Jeff - Editor - CoasterBuzz.com - My Blog - Silly Nonsense

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Thursday, July 26, 2012 9:11 PM
LostKause's avatar

In Timber-rider's defense, I DO remember in the news many. many years ago an instance reported in the news in which GL's X-Flight was cycled with the ride vehicles unlocked somehow, with them in the upright position instead of flying position. I don't remember specifics, except that riders where on the ride when it happened. It's probably why I am still scared to death when I ride it at KI.


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Thursday, July 26, 2012 10:13 PM

My guess in that case would be that the train cycled through in the upright position was empty and malfunctioning and the ride probably had to be put into maintenance mode to send it. In that case the train out on the course (likely in the block outside the station) probably had people in it.

Of course, that's just my best guess on that situation. I never heard of that happening and don't know what article is being referred to.


Original BlueStreak64

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Thursday, July 26, 2012 11:12 PM
Jeff's avatar

I wouldn't buy that scenario either. It's not like the operators wouldn't see it and e-stop the ride before it even got to the lift.


Jeff - Editor - CoasterBuzz.com - My Blog - Silly Nonsense

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Thursday, July 26, 2012 11:41 PM

Last year I was on Raptor with my mom and the ride op didn't check our restraints. The train was dispatched with the two shoulder harnesses of the seats next to us in their up position. The train was stopped as our row approached the control booth and an op was called over to check our restraints. We were dispatched again and got stuck on the lift for about 15 mins. I don't know if getting stuck on the lift was related to the restraints or not.

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Friday, July 27, 2012 1:08 AM
LostKause's avatar

It was a news story right here on CoasterBuzz, as far as I recall. I wish I could remember more about it. I remember riders were on the ride, and partway through the ride, the seats unlocked and went in the upright position and riders had to ride it that way for the duration of the ride, or something. I think I remember that the park realized that a part on the train malfunctioned and simply needed to be replaced and checked often.

It was a small incident that happened around 2004 or 5, I think. I searched the internet for a trace of it happening but came up with nothing. Someone please remember more about it for me. :)


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Friday, July 27, 2012 1:12 AM

Anyone know if Kings Island Firehawk can be released in the upright position when it leaves the station then lower (as it was originally supposed to do) when going up the lift still? I've only seen them lower it in the station, but never on the lift down at Kings Island. I was just wondering if they ever tinkered around with those mechanics when they moved it.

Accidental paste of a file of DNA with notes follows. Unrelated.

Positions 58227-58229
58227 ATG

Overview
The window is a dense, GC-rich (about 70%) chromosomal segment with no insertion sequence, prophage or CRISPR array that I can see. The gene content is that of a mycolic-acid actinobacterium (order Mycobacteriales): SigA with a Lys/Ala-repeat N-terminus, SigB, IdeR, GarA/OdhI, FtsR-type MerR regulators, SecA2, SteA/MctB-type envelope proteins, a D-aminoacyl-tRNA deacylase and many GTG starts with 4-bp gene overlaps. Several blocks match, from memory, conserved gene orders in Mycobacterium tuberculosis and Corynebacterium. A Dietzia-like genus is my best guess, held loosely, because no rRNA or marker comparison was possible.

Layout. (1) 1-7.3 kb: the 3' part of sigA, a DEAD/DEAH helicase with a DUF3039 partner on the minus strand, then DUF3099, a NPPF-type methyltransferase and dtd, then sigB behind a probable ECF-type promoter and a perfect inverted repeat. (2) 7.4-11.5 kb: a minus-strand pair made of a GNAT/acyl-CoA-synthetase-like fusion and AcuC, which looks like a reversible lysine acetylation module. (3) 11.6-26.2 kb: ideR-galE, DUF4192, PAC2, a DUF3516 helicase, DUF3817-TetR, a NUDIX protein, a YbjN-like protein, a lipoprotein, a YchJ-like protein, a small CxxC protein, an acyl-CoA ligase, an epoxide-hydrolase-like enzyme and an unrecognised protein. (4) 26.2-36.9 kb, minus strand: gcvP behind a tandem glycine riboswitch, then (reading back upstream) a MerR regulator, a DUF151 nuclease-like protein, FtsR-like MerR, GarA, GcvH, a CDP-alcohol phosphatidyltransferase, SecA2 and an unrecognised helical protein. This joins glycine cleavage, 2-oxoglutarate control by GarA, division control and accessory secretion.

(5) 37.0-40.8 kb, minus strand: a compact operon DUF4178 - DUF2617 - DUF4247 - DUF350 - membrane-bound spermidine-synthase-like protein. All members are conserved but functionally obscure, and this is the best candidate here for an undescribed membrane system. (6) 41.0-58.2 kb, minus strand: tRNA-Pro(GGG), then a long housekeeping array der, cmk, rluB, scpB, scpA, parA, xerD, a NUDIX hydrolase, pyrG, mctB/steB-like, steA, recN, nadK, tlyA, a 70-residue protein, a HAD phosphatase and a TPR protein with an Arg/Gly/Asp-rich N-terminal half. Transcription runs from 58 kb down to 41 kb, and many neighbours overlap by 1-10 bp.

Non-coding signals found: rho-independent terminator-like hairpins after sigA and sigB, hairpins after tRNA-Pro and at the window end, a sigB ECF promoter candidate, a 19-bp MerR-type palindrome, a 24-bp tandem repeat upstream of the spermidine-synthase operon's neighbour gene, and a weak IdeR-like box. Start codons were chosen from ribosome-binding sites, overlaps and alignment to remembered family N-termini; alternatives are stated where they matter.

I've gotten a few (meaning only 2) rides on the original X-flight when it lowered while going up the lift (I prefer it actually laying down going up...if you don't mind the sun, but if it lowers on the lift, I didn't feel that blood rush to the head when flipping over at the top.) I've seen many weird things with that ride testing, and people trying many things to get it to work right, lots of down time...not sure if it could go over with it being upright. One would think there would be many sensors to stop that...but I also know the many sensors also drove the team there crazy for not working right...not mention the on board computer stuff and parts. ;)

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Friday, July 27, 2012 8:34 AM
Jason Hammond's avatar

I think the only one ever capable of lowing on the way up the lift hill was Stealth at CGA which is now Nighthawk at Carowinds. I'm not sure if it ever opperated that way with passengers in California. I know it never did at Carowinds.


854 Coasters, 34 States, 7 Countries
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Friday, July 27, 2012 2:36 PM

The accident you're thinking of happened on Nighthawk at Carowinds in 2007. An employee pushed a button unlocking the seats mid-ride and the train stopped at the base of the loop.

Last edited by Amnesiac, Friday, July 27, 2012 2:38 PM
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Friday, July 27, 2012 3:08 PM
LostKause's avatar

YEEEAAAAAAHHHHHH! Thanks Amnesiac!


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Friday, July 27, 2012 3:52 PM
HeyIsntThatRob?'s avatar

I rode SFA's Batwing in 2002 and its the only time I've ridden the Vekoma Flyer where the seats reclined on the lift, and came back up at the final brake run. It was super comfortable, but I could see it being a very complex feature to execute.

Are the reclining seats even motorized anymore? The way I see Firehawk running, the seats are raised and lowered in the station with a mechanism that goes around a wheel on the sides of each seat row. I'm sure someone more familiar with that setup could answer that.

~Rob

Last edited by HeyIsntThatRob?, Friday, July 27, 2012 3:52 PM